Building-a-Quality-ProgramOur trainings focus strongly on collaboration and active involvement from the participants. We care deeply about your ability to apply the concepts that we deliver, and there are meaningful activities that are seamlessly woven into the course. Many of the activities will require you to start some of the work that you would have to do in carrying out the steps of starting or running a program. You will also have a chance to connect with other professionals in the field, and hear other ideas and practices that might be useful as you move forward.

Now, this training does focus on designing and building a program. However, even if you work for an already established program, the training’s take-aways you can are priceless. The next time you need to rethink the goals of your organization’s mission or develop a strategic plan – an ongoing and revisited task – your understanding of the relevant concepts will be greatly reinforced. This training will also expose you to best practices in recruitment, screening, training, matching and all the other aspects of operating a high quality mentoring program as mentioned in the Elements of Effective Practice.

So in spite of what can be seen as a large investment in time, please know that attending this training should more than pay for itself in time and practices saved from being able to start, operate, and manage a youth-serving program in alignment with high quality principles. Being able to leave this training with a strong plan in place will benefit not only you and your staff, but also for the young people your agency serves.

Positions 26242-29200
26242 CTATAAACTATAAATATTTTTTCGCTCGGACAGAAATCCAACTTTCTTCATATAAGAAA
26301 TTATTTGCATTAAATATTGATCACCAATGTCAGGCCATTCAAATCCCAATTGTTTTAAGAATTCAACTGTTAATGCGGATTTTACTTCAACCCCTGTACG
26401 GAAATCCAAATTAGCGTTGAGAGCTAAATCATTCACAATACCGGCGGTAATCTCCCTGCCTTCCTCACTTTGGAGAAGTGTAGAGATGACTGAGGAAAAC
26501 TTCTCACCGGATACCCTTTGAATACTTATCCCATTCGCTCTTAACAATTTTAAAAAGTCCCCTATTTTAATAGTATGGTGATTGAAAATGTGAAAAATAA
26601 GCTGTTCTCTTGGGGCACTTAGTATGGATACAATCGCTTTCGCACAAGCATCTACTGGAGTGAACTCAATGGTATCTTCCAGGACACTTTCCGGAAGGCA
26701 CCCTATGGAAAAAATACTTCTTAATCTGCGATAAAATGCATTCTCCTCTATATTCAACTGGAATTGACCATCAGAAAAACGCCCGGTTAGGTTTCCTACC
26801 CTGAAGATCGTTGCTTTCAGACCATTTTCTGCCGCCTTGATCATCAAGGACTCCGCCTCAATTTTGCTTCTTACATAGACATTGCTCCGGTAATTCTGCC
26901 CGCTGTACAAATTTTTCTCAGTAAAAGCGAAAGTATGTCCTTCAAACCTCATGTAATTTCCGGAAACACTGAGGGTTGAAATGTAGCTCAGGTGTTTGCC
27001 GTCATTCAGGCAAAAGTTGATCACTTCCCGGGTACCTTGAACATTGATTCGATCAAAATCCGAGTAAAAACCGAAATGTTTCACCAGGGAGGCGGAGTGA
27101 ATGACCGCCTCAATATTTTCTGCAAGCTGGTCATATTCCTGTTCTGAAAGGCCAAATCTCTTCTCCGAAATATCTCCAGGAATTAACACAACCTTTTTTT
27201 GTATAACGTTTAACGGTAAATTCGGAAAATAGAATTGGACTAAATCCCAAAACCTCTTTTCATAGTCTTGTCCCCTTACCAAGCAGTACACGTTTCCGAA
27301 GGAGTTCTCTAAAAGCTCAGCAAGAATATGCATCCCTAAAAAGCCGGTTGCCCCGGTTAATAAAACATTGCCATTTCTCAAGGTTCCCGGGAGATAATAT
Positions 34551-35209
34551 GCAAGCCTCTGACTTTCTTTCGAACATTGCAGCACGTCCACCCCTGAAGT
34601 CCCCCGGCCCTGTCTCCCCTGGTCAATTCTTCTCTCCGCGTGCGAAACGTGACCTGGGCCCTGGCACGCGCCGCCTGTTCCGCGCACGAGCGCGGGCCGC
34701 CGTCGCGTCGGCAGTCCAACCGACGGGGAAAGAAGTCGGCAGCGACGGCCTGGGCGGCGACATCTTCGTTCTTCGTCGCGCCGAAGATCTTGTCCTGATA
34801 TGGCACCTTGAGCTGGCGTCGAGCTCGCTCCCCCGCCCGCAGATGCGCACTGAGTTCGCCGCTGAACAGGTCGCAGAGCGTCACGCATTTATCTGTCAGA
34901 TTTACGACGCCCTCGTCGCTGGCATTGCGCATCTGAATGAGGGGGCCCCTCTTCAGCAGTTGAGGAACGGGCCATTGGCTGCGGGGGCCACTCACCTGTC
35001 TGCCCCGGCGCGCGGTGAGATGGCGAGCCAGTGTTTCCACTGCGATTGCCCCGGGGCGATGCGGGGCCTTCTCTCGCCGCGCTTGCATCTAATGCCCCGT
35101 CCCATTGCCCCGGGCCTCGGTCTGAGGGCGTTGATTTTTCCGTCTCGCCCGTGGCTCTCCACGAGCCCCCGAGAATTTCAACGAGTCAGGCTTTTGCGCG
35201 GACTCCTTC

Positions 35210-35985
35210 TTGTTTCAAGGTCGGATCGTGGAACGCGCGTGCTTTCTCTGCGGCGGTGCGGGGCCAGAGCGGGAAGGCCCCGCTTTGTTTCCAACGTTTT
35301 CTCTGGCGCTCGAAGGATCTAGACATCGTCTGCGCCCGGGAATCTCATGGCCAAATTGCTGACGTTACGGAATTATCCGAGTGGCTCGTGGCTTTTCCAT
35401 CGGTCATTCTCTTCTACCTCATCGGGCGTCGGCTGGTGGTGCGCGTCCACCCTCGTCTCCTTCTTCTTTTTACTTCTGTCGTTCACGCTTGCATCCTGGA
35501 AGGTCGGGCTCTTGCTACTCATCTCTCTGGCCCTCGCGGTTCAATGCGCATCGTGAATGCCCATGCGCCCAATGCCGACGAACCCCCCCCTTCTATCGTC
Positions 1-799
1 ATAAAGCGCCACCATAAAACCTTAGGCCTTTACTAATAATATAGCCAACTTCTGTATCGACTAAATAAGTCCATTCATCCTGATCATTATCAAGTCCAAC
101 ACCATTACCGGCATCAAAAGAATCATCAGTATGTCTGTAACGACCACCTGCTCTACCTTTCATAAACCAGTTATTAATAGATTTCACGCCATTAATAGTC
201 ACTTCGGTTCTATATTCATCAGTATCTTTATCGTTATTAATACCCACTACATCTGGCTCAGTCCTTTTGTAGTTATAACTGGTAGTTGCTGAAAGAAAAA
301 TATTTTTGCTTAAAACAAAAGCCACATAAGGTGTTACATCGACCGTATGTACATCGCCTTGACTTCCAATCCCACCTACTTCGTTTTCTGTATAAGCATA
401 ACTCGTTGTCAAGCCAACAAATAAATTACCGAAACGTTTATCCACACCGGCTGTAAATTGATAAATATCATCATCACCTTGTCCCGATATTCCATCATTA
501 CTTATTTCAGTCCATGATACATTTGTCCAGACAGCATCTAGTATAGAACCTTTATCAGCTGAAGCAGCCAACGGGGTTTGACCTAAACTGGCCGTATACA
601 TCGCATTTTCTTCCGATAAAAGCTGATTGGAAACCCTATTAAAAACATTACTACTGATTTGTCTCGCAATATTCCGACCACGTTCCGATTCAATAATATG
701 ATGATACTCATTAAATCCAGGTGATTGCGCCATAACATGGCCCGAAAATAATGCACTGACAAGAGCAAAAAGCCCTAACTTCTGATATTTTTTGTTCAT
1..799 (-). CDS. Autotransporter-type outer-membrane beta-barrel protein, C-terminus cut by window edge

You can learn more and register here for our two-day Building a Quality Mentoring Program training on Wednesday, March 26 and Thursday, March 27. You can see some of the other rich training opportunities Mass Mentoring has to offer here.

Why your staff needs a personal branding plan too

By MMP Director of Marketing & Public Awareness Rich Greif

1073767_10201347446389990_1203884008_oRaising the profile of a nonprofit’s CEO and senior leaders is vital to strengthening an organization’s brand and positioning its expertise in a range of social issues. Slowly but surely, nonprofit leaders are going beyond traditional methods like public speaking and media opportunities and engaging their current and potential stakeholders through social media, blogging, videos, online chats, op-eds and other tools. Complementing your organization’s communications efforts with targeted outreach by senior leaders adds a human voice to your interaction with stakeholders while also building the personal brand and credibility of your leaders. But what about the rest of your staff? Shouldn’t their voice, expertise and connection to different networks and organizations be leveraged too? And shouldn’t nonprofits be developing future leaders by encouraging their employees to think strategically about their personal brand?